State laws regarding medical marijuana (MNJ) cards are pretty consistent across the board. As a general rule, patients have to obtain a card in order to legally purchase and consume medical cannabis products. And in most states, cards need to be renewed on a periodic basis. But that begs the question of whether permanent MMJ cards should be offered to certain patients?
For reference purposes, the rest of this post will rely on Utah’s medical cannabis law. According to the operators of Park City’s Deseret Wellness medical cannabis pharmacy, patients in the Beehive State must renew their MMJ cards every six months. Under certain conditions, patients might qualify for a 12-month term.
Consulting with a Medical Provider
Deseret Wellness also says that patients must consult with a medical provider in order to obtain or renew an MMJ card. That medical provider can be any physician, advanced practice nurse, or orthopedist with prescribing authority in Utah. The state recognizes two categories of medical providers:
- Qualified Medical Providers – They have additional training and are licensed to recommend cannabis to hundreds of patients at a time.
- Limited Medical Providers – they do not undergo additional training or pay a licensing fee. They can only recommend cannabis to up to 15 patients at a time.
In either case, the medical provider must verify that a patient suffers from a qualifying condition AND that medical cannabis is the most appropriate treatment at the time. Both must be verified during every subsequent evaluation.
Why Renewals Are Necessary
The thinking behind mandated renewals is pretty simple. Medical providers are required to confirm that medical cannabis is the most appropriate treatment at the current time. But six months down the road, it may no longer be the most appropriate treatment. That being the case, a medical provider would be expected to not recommend renewal.
This is reasonable for a number of conditions, including cancer pain and PTSD. Once a patient’s cancer is in remission, the need for medical cannabis diminishes. Likewise, a PTSD patient could show dramatic improvement with mental health counseling to the extent that using cannabis is no longer necessary.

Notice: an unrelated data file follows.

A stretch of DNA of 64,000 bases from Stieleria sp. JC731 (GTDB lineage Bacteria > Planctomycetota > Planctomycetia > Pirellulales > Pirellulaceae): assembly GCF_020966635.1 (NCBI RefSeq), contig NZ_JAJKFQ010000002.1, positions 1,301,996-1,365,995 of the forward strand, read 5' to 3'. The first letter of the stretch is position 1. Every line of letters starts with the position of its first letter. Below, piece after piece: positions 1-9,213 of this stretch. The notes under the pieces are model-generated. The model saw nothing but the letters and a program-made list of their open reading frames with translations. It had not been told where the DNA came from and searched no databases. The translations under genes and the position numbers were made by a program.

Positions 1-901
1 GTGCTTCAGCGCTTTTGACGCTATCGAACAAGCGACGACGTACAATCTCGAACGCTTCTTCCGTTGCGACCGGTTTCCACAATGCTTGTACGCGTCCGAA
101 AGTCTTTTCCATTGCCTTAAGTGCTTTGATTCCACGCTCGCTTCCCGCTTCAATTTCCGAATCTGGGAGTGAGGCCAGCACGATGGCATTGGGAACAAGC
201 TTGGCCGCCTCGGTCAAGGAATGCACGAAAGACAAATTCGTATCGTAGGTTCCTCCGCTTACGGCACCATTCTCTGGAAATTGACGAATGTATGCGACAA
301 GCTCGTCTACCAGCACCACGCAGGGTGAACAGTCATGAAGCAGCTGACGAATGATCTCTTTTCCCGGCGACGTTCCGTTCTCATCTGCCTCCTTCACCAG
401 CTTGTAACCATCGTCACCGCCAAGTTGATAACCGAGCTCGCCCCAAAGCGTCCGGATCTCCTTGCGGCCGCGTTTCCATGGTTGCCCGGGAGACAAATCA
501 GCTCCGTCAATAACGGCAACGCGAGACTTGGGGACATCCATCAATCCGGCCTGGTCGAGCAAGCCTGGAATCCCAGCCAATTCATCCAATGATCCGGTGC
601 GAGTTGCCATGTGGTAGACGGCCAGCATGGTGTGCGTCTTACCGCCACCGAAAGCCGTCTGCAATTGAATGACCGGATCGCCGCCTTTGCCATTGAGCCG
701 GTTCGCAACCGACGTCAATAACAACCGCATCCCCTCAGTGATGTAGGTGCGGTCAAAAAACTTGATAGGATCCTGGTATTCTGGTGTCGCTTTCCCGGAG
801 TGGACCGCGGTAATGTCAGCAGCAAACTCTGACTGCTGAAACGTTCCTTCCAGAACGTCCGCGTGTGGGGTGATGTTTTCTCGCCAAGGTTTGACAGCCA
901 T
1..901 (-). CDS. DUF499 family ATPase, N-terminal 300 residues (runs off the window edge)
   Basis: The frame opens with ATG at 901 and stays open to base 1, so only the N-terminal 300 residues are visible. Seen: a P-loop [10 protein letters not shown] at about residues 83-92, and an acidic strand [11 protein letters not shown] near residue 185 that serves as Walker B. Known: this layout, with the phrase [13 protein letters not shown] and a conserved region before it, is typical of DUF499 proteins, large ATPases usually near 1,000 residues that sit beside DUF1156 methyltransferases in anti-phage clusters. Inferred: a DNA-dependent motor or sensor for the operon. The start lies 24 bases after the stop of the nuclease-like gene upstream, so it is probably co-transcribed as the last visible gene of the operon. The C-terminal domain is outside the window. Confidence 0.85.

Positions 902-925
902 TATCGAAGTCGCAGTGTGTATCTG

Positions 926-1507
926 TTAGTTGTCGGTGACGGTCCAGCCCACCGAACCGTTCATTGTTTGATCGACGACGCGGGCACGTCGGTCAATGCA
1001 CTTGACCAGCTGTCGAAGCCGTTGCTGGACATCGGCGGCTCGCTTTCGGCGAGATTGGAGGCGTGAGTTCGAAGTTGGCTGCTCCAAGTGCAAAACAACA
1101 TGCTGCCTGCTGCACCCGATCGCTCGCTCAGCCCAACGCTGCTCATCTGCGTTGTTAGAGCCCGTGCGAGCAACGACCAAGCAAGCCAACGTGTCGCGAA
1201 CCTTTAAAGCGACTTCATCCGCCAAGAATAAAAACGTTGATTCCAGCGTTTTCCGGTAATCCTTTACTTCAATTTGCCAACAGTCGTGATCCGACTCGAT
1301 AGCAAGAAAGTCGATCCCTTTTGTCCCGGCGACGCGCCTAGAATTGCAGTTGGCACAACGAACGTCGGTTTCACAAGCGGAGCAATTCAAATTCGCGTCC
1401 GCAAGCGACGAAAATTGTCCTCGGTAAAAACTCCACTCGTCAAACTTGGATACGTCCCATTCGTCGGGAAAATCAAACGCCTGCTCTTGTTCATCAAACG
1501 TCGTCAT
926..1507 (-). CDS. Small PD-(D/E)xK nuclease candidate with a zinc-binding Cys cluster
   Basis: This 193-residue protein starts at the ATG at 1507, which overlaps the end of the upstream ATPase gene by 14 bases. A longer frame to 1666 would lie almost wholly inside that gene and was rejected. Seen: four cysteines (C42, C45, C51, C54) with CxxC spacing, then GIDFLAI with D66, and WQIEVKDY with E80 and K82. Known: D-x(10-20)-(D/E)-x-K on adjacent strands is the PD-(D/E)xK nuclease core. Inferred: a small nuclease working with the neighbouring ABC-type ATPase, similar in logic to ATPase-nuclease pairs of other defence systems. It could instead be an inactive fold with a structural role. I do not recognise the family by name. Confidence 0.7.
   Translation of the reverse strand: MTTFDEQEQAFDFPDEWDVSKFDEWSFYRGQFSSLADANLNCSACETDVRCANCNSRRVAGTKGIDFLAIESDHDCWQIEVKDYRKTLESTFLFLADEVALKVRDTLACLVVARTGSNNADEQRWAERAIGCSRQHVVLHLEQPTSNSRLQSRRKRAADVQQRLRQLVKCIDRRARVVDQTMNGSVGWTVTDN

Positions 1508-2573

All of this is well and good. However, there are definitely cases in which a person’s qualifying condition is permanent and never expected to improve. Asking patients in such cases to go through the hassle of renewing every six months doesn’t seem reasonable.
Permanent and Chronic Pain
Who might qualify for a permanent card if one were ever made available? Perhaps a patient suffering from permanent and chronic pain as a result of a violent car accident. The person experiences daily pain in his back and neck, pain he has been experiencing for years. The chances of that pain ever going away are slim to none.
Is it reasonable to force that patient to renew every six months? From the patient’s perspective, probably not. It would be better for him to get a permanent card and be done with it. So why still force semiannual renewals?
This writer cannot say for sure, but I suspect it goes back to the fact that marijuana is still considered a Schedule I controlled substance. All the drugs on Schedule I are considered highly addictive. There is obvious debate over the addictive nature of marijuana, but lawmakers probably don’t want to open themselves up to potential liability.
Requiring regular renewals protects lawmakers while also giving medical providers an opportunity to determine that medical cannabis is still an appropriate treatment. As long as this is the case, permanent MMJ cards are probably off the table.